No. In the movie, Mankiewicz (Gary Oldman) approaches Marion Davies during her transition from MGM to Warner Bros. in a desperate attempt to stop Thalberg's faked newsreels from being released. This never happened in real life. For one, Mankiewicz didn't care about the newsreels. Also, the movie rearranges the timeline to make this storyline possible. Marion Davies didn't completely part ways with MGM until January 1, 1935, despite signing her contract with Warner Bros. on October 31, 1934. In real life, the first newsreel was shown in theaters prior to all of that, on October 19, 1934. -Slate

Did Herman Mankiewicz co-write Citizen Kane while convalescing after a car accident?

Yes. The Mank true story confirms that Herman Mankiewicz really did write the script while he was healing after a September 1939 car accident. Mankiewicz had tried to hitch a ride to New York with screenwriter Tommy Phillips, who ran his car off the road after becoming distracted. The accident left Mankiewicz with a broken leg in three places and a lengthy and painful healing process, much of which took place at a ranch in Victorville, California after Orson Welles recruited him to collaborate on the Citizen Kane script. Joining the two men were Welle's former Mercury Theater ally John Houseman, a German nurse to look after Mankiewicz's leg, and a secretary named Rita Alexander.

Herman Mankiewicz wrote the script for Citizen Kane while convalescing from a car accident.

The scenario at the ranch seems to be depicted fairly accurately, aside from the fact that the secretary's real-life husband was a recently-immigrated European refugee, not an RAF pilot. The change was made to provide more conflict/drama with Mankiewicz, an isolationist. Also, David Fincher's movie finds Welles sending Houseman to a hotel so that Mankiewicz can concentrate. However, that never happened in real life. Mankiewicz and Houseman shared a two-bedroom suite at the ranch. -Slate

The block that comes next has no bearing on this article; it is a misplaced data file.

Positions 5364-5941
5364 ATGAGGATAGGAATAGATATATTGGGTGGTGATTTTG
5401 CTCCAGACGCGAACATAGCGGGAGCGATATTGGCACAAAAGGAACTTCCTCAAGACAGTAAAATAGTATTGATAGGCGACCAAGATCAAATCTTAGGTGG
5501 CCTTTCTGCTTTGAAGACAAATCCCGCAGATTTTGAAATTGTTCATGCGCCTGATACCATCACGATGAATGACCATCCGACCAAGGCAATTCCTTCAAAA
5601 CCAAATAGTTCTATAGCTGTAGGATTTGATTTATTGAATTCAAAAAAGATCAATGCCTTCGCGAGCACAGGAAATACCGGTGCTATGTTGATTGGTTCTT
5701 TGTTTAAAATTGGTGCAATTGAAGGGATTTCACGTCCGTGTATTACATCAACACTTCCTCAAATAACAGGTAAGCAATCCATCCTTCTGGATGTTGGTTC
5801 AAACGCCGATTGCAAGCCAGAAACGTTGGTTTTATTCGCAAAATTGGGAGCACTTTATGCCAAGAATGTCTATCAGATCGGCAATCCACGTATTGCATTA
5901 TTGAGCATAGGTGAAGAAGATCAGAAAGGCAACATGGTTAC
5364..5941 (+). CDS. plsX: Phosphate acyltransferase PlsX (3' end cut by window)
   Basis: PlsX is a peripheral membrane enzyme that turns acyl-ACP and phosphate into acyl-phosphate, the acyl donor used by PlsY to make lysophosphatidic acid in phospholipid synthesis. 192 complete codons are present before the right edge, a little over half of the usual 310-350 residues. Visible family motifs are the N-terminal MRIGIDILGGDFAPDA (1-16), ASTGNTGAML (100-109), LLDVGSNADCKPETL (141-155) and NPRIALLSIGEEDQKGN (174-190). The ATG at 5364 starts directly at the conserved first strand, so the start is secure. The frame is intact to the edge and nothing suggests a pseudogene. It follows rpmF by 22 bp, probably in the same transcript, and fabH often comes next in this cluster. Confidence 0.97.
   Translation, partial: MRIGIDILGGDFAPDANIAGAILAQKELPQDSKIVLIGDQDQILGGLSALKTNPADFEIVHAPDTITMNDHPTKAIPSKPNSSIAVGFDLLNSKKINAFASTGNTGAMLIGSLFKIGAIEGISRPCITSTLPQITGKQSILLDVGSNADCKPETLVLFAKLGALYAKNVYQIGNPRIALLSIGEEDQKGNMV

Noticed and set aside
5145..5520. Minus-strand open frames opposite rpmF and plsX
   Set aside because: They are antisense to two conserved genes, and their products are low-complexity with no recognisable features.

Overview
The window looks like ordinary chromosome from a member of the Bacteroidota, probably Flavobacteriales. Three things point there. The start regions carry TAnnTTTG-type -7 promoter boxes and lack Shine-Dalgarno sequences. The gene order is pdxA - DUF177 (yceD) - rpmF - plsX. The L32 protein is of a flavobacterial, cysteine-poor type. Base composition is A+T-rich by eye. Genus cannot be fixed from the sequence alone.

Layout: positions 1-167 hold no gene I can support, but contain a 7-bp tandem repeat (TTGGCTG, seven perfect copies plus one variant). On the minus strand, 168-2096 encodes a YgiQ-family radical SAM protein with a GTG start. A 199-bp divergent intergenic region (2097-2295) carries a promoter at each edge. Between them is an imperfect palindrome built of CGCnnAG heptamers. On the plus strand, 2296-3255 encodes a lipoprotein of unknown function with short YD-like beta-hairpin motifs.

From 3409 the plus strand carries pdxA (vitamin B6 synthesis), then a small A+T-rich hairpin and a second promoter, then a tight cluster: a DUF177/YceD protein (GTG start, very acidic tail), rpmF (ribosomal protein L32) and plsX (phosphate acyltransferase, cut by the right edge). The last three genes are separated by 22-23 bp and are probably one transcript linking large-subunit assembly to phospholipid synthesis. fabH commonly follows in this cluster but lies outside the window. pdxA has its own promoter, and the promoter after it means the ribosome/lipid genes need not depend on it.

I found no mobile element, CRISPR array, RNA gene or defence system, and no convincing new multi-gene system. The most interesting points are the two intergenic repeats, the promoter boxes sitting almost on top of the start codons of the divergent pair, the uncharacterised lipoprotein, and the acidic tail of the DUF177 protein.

Who actually wrote the Citizen Kane screenplay, Herman Mankiewicz, Orson Welles, or both?

What we know for a fact is that Herman Mankiewicz signed a contract giving up any claim of being a writer on the movie. We also know that he later wanted credit, and after arguing with a then-25-year-old Orson Welles, the director eventually gave in and attributed to him a screen credit.

As to who actually wrote the movie, that's been a subject of debate for decades. Pauline Kael's 1971 New Yorker article "Raising Kane" claimed that Orson Welles didn't write a single line of the shooting script. For the article, she interviewed John Houseman and the secretary, Rita Alexander. However, Peter Bogdanovich interviewed Orson Welles for the 1972 Esquire article "The Kane Mutiny." The article was a rebuttal to Kael's New Yorker piece. In it, Welles claimed there were two first drafts, one written by him and one written by Mankiewicz. He said that he merged them together to get the final product, keeping what he liked from his own and including what he liked from Mankiewicz's.

The version of the story that's most widely accepted today is the one presented in Robert L. Carringer's 1978 article "The Scripts of Citizen Kane" in which he analyzed surviving drafts of the screenplay. What he concluded was that Herman Mankiewicz was the main author of the drafts produced at the Victorville ranch, but Welle's revisions and additions were pivotal in producing the finished screenplay. Welles even created key scenes from scratch. Essentially, Mankiewicz provided a solid foundation for a story and Welles transformed it into an authentic blueprint for a masterpiece. Carringer found more evidence of Welle's involvement when he discovered a telegram that Houseman sent to Mankiewicz in June 1940. The telegram clearly indicates that Welles played a major role in the development of the finished script (Slate). It also reveals that Houseman was writing parts as well, but it's unclear if any of his work was used.

Tom Burke (left) in Mank and the real Orson Welles (right) at a press conference after "The War of the Worlds" broadcast that aired on October 31, 1938.

David Fincher, working from a script written by his late father, Jack Fincher, takes a more anti-Welles approach, sticking closely to and even surpassing the version presented in Pauline Kael's New Yorker article. While it might be the version that lends itself to the most drama, it's likely the least accurate. Fincher's version diminishes Welle's contributions. We don't see any of the preliminary meetings between Welles and Mankiewicz that took place prior to Victorville, which produced 300 pages of notes. Fincher only shows a growing pile of notebooks next to Mankiewicz's bed that seems to have materialized from nothing.